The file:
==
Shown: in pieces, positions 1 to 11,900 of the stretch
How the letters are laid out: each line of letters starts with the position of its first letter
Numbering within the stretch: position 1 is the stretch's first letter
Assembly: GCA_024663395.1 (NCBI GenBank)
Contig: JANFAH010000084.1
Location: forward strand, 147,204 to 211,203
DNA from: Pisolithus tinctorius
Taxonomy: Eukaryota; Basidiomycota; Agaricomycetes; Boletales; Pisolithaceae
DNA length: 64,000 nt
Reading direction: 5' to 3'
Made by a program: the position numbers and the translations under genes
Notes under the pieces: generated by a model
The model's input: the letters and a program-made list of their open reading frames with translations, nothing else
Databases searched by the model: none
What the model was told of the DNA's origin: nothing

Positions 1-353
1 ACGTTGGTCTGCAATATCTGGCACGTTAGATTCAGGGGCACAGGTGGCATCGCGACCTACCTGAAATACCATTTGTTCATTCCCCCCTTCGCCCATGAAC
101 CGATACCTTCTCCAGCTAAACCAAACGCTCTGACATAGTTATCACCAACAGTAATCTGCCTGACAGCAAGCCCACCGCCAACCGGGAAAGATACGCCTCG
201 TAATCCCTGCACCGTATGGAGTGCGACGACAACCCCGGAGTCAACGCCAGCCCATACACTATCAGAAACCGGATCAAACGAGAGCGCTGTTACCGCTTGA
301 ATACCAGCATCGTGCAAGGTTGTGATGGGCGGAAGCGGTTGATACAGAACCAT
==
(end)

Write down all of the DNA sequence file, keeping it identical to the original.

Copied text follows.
Shown: in pieces, positions 1 to 11,900 of the stretch
How the letters are laid out: each line of letters starts with the position of its first letter
Numbering within the stretch: position 1 is the stretch's first letter
Assembly: GCA_024663395.1 (NCBI GenBank)
Contig: JANFAH010000084.1
Location: forward strand, 147,204 to 211,203
DNA from: Pisolithus tinctorius
Taxonomy: Eukaryota; Basidiomycota; Agaricomycetes; Boletales; Pisolithaceae
DNA length: 64,000 nt
Reading direction: 5' to 3'
Made by a program: the position numbers and the translations under genes
Notes under the pieces: generated by a model
The model's input: the letters and a program-made list of their open reading frames with translations, nothing else
Databases searched by the model: none
What the model was told of the DNA's origin: nothing

Positions 1-353
1 ACGTTGGTCTGCAATATCTGGCACGTTAGATTCAGGGGCACAGGTGGCATCGCGACCTACCTGAAATACCATTTGTTCATTCCCCCCTTCGCCCATGAAC
101 CGATACCTTCTCCAGCTAAACCAAACGCTCTGACATAGTTATCACCAACAGTAATCTGCCTGACAGCAAGCCCACCGCCAACCGGGAAAGATACGCCTCG
201 TAATCCCTGCACCGTATGGAGTGCGACGACAACCCCGGAGTCAACGCCAGCCCATACACTATCAGAAACCGGATCAAACGAGAGCGCTGTTACCGCTTGA
301 ATACCAGCATCGTGCAAGGTTGTGATGGGCGGAAGCGGTTGATACAGAACCAT